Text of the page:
De-Embedding Method 351

9.1.6 Power Delivery-to-Signal Coupling Measurement 353

9.2 Equivalent Circuit Model Extraction 355

9.2.1 Need for an Equivalent Circuit Model 355

Validation Purpose 355

Simulation Purpose 356

9.2.2 Extraction Methodology 357

Numerical Error 358

9.2.3 Extraction Examples 358

Receiver Model for SI 358

PDN Model 360

Topology Identification 360

9.2.4 Extension to Multiport Measurement 361

9.3 Time Domain Characterization 361

9.3.1 Time Domain Reflectometry (TDR) 361

Development of 9ps TDR Measurement Setup 363

Package Validation Using TDR 365

Differential TDR and TDT 371

9.3.2 PDN Noise Measurement 372

9.3.3 SSO Coupling Measurement in Time Domain 376

9.3.4 Jitter Measurement 379

References 380

Index 383

Read More Show Less

Preface

PREFACE

Power Integrity is becoming increasingly important in today’s high-speed digital I/O systems. The cover of this book gives a high-level summary of its system impact. It shows an electronic system with a Printed Circut Board (PCB), a daughter card, and their layer stackup. A driver chip is mounted on the PCB and a receiver chip is mounted on the daughter card. The expanded view of the power grid of the driver chip is also shown. The receiver jitter impact is due to Power Delivery (PD) to signal coupling, and there are different coupling mechanisms. Self impedance response of the PDN at the driver chip shows a resonance in the mid-frequency range. The PD to signal coupling response at the driver chip follows the PDN self impedance response. The jitter at the receiver follows a similar signature at those frequencies when the transmission line effect is negligible. The PD to signal coupling at the package to PCB interface increases as the frequency goes higher. The channel response shows resonances at high frequencies, due to impedance discontinuities. The power to signal coupling noise can get amplified due to the channel effects and resonances. This, in turn, gets translated into jitter at the receiver at high frequencies. Referencing scheme, such as dual referencing, also causes the PD to signal coupling.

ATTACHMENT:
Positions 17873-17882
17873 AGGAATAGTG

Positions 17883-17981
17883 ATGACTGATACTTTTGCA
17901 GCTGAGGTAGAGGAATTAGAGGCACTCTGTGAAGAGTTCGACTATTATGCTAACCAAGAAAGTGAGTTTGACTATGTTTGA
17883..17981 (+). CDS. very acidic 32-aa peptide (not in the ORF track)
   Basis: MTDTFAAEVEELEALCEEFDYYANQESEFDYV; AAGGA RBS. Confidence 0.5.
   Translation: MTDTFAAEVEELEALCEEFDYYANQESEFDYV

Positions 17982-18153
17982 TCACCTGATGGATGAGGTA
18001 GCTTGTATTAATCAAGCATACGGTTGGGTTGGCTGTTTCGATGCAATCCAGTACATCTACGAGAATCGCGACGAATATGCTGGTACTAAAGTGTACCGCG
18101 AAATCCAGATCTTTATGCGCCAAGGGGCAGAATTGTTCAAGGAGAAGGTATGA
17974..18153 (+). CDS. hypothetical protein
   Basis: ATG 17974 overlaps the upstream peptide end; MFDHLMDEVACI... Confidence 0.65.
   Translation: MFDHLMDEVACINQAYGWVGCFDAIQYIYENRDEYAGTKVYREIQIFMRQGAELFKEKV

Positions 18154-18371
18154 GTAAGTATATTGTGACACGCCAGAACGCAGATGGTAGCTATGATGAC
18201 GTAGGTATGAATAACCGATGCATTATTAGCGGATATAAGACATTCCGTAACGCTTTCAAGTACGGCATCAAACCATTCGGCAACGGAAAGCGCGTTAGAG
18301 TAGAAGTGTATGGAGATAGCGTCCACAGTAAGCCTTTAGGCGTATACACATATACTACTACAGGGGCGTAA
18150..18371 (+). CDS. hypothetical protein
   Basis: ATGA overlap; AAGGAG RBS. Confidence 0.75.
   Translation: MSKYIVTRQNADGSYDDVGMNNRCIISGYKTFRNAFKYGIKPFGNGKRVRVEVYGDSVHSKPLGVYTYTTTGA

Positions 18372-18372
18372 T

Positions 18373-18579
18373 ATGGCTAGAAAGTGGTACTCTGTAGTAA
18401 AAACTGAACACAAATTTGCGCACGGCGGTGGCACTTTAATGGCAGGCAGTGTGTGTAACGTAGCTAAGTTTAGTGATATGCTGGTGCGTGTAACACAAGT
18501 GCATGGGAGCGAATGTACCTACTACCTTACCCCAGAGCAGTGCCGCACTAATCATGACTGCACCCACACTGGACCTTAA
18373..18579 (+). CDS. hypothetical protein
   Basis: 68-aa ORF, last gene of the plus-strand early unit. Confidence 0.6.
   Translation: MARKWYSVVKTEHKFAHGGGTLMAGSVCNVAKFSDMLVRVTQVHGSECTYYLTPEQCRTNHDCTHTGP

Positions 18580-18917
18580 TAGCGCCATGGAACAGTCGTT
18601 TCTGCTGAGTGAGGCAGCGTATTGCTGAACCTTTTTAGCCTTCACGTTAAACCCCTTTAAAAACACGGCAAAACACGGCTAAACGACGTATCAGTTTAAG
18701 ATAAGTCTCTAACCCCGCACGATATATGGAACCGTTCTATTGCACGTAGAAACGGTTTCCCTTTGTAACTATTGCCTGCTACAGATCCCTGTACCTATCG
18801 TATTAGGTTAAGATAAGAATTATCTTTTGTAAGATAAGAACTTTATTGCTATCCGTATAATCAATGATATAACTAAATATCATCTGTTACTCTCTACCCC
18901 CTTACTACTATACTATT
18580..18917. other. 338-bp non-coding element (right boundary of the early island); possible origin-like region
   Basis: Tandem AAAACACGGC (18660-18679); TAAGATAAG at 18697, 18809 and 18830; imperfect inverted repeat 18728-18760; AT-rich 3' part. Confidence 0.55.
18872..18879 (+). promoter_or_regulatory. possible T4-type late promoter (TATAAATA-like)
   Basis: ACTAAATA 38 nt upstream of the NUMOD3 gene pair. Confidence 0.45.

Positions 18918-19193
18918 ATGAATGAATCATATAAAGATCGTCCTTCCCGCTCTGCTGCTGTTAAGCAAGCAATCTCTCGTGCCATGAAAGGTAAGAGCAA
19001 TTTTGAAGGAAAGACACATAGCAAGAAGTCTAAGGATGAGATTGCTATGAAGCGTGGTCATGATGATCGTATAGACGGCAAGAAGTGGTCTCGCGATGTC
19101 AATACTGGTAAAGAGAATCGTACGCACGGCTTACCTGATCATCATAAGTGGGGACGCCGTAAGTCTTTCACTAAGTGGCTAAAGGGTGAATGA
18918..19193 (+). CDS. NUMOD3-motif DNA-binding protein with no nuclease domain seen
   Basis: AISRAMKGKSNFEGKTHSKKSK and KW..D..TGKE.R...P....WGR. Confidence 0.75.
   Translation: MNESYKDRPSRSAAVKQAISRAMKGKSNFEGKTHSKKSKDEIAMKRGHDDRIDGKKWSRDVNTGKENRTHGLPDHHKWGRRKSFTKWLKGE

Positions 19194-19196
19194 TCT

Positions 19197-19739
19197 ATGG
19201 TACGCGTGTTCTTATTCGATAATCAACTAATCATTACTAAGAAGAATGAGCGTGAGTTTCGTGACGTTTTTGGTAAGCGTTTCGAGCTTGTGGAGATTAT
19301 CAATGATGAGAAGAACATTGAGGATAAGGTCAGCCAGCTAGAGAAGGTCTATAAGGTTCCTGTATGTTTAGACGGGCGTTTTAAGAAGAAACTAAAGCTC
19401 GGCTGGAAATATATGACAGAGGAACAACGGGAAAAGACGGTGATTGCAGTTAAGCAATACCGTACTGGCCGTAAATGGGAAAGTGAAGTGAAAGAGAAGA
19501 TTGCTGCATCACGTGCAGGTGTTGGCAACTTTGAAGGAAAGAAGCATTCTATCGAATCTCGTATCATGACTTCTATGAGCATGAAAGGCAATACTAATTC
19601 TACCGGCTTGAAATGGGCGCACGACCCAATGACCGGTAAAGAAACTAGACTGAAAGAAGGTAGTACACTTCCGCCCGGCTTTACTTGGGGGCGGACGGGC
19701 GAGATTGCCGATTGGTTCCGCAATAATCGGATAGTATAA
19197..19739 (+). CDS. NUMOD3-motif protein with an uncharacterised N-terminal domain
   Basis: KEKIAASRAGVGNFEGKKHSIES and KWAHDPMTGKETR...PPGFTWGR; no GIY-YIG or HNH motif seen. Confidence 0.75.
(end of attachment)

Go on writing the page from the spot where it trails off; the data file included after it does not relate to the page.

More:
Intended audience for this book is Signal Integrity (SI) and Power Integrity (PI) Engineers (On-chip, package, and PCB designers). It can also be used by graduate students who want to pursue careers in these fields. Overall discussion level is beginner to intermediate; however, some advanced topics are also discussed. There may be different designers working on specific components, such as on-chip or package or PCB. However, this book presents power integrity design techniques along with power-to-signal coupling mechanisms at various stages in the system, such as chip level coupling and interconnect level coupling. This will give the component SI or PI engineers a perspective of system level impact of power integrity, and enable them to proactively design the system to avoid possible problem areas and also to identify the root-cause, in case of any system problems.